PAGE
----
Any entrepreneur will tell you that not all their brilliant ideas work. Any researcher will tell you the same thing. As we develop great ideas, we cannot work through all the implications of those ideas.
One attribute of great managers involves knowing when to go to plan B. James Yorke stated, “The most successful people are those who are good at plan B.”
Unfortunately, the electronic health record (EHR) road has no apparent exits. We have no plan B. Once we enter the EHR road, we are going 100 mph with no exits, no brakes, and mounting obstacles in the road.
OK, please excuse me my attempt at hyperbole and humor. There is nothing funny about the EHR saga. My friend Bob Doherty has written a brilliant blog post on the subject, Imagine if your mechanic couldn’t fix your car before consulting an “electronic car record”
We all know that the road to hell is paved with good intentions. When Congress enacts a law, they rarely consider the unintended consequences. When new drug appears, and patients develop medication side effects, lawsuits follow. Often the medication is reviewed again, and removed from the market. My medical career has seen many great drugs fall by the wayside onto the shoulders of our highway.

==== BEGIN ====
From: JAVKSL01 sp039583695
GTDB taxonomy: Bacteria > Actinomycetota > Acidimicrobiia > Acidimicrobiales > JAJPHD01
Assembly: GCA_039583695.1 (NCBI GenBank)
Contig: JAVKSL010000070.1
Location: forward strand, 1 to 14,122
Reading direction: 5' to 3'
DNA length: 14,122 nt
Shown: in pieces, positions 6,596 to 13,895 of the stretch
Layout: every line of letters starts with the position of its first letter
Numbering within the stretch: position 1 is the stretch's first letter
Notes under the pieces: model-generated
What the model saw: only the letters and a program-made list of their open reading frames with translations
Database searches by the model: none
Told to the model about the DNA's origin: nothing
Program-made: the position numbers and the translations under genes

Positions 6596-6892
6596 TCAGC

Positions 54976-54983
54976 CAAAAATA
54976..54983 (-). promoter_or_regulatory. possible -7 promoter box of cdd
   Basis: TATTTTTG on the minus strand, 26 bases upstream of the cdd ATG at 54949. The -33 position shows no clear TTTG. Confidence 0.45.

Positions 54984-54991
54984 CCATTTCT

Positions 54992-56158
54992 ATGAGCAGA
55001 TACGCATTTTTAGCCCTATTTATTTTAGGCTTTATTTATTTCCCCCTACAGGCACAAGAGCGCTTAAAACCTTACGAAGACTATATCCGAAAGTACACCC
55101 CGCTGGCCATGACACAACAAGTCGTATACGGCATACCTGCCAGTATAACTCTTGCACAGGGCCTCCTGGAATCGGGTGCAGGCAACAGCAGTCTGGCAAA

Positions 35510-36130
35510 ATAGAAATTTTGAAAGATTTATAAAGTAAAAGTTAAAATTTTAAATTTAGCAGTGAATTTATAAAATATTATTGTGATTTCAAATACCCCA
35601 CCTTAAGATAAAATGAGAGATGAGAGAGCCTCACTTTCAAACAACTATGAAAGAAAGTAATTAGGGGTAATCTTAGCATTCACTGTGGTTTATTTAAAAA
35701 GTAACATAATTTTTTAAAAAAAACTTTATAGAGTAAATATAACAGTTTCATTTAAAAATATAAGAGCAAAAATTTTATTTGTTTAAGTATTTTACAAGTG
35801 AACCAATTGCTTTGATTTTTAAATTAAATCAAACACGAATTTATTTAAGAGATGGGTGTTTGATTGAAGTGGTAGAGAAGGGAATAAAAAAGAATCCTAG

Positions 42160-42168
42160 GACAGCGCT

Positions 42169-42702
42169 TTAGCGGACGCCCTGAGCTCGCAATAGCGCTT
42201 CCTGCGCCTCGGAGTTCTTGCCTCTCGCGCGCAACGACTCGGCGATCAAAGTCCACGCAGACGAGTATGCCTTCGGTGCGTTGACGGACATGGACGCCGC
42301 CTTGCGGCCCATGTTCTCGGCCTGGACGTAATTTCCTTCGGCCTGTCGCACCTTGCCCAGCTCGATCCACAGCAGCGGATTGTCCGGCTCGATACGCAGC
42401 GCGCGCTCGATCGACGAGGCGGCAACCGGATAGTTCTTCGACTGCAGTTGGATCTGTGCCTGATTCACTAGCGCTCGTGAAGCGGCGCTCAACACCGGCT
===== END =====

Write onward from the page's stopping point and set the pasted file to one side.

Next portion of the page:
EHRs are a great idea. But we should have allowed the market to convince physicians of their usefulness. Instead, we have companies developing products to impress administrators. We have EHRs focused on billing rather than patient care. We have EHRs that do not help physicians care for patients. We have EHRs that get between the physician and the patient.
Thanks to Bob for putting the problem into the proper context. I am tired of horses out of the barn or ships already sailing. Wrong is wrong. The Coca-Cola company took “new Coke” off the market and returned to the old formula. We must demand that this runaway train slow down. It really could, if we just speak loudly enough.
db is the nickname for Robert M. Centor, MD, FACP. db stands both for Dr. Bob and da boss. He is an academic general internist at the University of Alabama School of Medicine, and is the Regional Associate Dean for the Huntsville Regional Medical Campus of UASOM. He still makes inpatient rounds over 100 days each year. This post originally appeared at his blog, db's Medical Rants.